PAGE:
65% of full-time employees are still burned out, study finds

Author: Michael Popke

Original Article here.


Employee satisfaction and employee burnout are not mutually exclusive. As a new report notes, 84% of 1,100 full-time employees surveyed are satisfied with their jobs, but 65% say they’re still burned out. What’s more, burnout is impacting productivity, with 72% of employees saying it has affected their on-the-job performance

“Uncovering the Significant HR Trends of 2024 to Maximize Your Next-Best Step,” from HR management system company, isolved, identifies “the needs and wants of the modern employee and how employers can better support their workforce.” 

Burnout might be a big reason why 58% of employee respondents said they plan to explore new job opportunities in the next 12 months. Additionally, 59% claimed they work when they’re sick, 43% would be open to a pay cut if it resulted in a better work-life balance, and 25% said they work in a “toxic environment.” 

As the report notes: “Organizations are wise to dig deeper to unearth what’s on their employees’ minds and agendas. While investing in the right tools and technology is essential for a positive employee experience (EX), successful businesses will focus on creating an EX that matters, one that truly resonates with each member of their workforce.”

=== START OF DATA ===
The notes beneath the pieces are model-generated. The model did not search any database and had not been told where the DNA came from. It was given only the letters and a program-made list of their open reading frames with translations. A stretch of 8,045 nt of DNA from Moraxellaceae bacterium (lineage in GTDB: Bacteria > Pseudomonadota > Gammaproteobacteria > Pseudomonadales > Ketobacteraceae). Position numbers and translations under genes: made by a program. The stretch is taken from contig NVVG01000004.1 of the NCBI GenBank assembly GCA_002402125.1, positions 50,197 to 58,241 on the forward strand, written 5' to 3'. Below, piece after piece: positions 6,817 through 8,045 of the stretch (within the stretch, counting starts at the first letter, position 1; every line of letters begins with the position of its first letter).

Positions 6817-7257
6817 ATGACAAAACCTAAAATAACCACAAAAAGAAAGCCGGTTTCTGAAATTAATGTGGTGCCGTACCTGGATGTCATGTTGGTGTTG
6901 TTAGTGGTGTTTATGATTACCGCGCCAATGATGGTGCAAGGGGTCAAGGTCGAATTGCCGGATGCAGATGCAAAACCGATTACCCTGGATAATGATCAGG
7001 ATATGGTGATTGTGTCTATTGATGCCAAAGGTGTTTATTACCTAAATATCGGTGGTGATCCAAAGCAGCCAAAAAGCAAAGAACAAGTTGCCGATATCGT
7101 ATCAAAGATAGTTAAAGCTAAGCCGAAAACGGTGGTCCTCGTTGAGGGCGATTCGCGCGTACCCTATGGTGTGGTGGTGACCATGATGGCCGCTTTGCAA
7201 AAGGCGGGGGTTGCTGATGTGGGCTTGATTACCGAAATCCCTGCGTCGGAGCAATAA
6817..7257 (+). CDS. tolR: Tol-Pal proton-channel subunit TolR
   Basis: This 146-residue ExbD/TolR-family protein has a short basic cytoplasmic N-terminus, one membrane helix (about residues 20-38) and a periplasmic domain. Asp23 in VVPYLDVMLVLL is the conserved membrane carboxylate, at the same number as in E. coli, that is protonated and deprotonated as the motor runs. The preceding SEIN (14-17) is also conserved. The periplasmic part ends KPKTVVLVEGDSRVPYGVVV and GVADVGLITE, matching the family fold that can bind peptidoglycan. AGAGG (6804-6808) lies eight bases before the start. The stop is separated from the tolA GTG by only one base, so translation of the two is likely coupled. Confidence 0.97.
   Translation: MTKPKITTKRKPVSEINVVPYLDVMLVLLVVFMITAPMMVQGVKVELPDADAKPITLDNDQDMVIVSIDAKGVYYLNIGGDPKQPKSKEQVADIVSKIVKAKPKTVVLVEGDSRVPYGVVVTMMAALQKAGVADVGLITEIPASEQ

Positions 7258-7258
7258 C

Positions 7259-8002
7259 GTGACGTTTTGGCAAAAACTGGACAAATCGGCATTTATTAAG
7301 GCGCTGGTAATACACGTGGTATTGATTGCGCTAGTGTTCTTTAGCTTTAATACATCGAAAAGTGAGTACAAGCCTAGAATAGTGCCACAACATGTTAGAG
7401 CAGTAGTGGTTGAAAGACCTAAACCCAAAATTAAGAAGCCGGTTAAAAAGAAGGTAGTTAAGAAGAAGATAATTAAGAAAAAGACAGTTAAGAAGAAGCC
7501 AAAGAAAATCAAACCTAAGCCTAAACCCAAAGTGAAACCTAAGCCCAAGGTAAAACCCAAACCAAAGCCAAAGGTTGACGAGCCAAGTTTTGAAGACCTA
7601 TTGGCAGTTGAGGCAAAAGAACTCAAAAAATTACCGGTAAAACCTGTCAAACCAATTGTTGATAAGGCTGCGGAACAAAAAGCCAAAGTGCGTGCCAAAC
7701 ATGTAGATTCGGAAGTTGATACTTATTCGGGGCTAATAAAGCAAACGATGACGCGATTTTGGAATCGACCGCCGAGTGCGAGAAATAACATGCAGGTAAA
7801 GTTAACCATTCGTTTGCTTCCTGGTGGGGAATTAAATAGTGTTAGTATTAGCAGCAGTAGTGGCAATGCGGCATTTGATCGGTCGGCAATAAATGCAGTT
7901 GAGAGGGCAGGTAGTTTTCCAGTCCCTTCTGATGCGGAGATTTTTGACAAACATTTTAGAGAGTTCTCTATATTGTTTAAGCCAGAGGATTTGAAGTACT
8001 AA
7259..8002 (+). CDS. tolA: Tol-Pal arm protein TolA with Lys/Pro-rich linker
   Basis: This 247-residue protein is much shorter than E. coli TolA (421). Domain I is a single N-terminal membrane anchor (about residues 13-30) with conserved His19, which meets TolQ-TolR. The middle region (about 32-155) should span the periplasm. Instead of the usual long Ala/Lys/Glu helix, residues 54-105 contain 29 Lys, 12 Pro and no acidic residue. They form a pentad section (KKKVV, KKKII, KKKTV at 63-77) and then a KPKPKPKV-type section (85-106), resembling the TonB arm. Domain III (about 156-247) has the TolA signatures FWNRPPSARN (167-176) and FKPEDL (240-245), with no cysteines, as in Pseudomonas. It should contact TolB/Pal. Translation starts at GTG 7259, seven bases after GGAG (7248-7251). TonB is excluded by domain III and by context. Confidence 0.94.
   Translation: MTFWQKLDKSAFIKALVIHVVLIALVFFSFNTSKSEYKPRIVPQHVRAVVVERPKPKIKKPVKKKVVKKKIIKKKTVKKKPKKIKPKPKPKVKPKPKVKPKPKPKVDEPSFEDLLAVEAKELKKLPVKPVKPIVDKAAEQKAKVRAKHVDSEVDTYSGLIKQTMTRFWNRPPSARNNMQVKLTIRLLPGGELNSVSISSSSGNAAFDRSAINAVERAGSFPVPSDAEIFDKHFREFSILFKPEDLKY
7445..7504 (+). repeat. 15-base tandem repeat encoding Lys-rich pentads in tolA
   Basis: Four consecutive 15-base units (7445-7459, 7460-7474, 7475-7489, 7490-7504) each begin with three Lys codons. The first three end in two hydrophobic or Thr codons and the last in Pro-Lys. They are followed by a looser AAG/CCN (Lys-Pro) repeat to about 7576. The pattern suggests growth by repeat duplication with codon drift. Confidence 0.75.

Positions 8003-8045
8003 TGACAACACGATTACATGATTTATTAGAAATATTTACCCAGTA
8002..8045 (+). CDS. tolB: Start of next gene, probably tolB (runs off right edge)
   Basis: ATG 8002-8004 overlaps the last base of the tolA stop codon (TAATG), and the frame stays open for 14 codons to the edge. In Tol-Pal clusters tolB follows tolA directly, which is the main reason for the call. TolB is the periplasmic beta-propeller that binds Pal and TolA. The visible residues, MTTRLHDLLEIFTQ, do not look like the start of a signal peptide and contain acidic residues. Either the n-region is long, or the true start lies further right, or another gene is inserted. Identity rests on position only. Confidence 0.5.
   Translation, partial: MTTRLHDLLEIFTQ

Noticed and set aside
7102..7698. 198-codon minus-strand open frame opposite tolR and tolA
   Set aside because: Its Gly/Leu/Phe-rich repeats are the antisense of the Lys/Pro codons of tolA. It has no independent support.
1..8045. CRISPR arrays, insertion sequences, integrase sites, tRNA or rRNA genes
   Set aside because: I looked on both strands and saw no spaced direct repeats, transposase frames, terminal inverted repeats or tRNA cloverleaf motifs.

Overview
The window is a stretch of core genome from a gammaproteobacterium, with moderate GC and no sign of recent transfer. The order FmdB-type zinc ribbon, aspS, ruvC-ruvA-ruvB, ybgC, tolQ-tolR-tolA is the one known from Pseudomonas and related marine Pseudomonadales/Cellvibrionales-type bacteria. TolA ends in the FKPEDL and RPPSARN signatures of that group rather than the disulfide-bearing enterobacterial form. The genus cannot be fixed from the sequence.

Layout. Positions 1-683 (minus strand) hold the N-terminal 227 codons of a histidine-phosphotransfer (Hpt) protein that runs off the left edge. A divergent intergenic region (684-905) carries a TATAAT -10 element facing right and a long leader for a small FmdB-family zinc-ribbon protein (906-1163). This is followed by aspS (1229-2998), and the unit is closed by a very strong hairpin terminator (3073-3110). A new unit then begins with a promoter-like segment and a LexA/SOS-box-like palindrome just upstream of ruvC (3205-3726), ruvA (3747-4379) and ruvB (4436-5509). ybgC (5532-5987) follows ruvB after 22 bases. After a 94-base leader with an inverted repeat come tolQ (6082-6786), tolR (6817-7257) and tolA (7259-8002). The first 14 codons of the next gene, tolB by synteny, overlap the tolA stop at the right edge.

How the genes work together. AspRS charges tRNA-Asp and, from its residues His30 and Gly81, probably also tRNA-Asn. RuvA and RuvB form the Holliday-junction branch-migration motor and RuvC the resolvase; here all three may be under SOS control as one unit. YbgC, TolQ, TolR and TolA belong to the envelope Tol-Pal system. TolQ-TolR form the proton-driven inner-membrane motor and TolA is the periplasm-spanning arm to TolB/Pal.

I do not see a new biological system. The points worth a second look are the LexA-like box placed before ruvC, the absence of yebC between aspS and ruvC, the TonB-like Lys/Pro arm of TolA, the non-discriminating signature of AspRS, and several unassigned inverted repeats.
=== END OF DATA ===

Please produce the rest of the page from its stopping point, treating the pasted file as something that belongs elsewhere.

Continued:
“During a time when employees are facing higher workloads, increased pressures to perform, and a challenging economic environment, employers need to do more to mitigate the effects of burnout on their workforce,” Lina Tonk, Chief Experience Officer at isolved, told BenefitsPRO. “Pressures on exhausted and unmotivated employees trickle into employee productivity [and] the experience they provide customers.” 

The 16-page report also identifies additional employee needs that employers should keep in mind. Here are four relevant findings: 

  • Most (88%) employees said it is more important for them to have a job they find personally fulfilling.
  • More than half (53%) of employees want their employer to provide more opportunities to develop their skills.
  • More than half (52%) of employees crave a more flexible work environment.
  • Nearly 1 out of 5 employees (19%) would like improved internal communications, and a desire that takes priority over “pay employees market value” (18%).

“Employers have to invest in programs that support employee mental health by empowering them with coping skills to deal with stress and encouraging setting better boundaries,” Tonk said. “But the responsibility isn’t solely on employees. Workplace leaders must be trained to spot employees suffering from burnout and establish an environment where they discuss their bandwidth with managers truthfully. Managers must show compassion and empathy to create a culture where employees can communicate feelings of burnout and what they need to thrive to create a strong foundation for a healthy, resilient, and strong work environment.”

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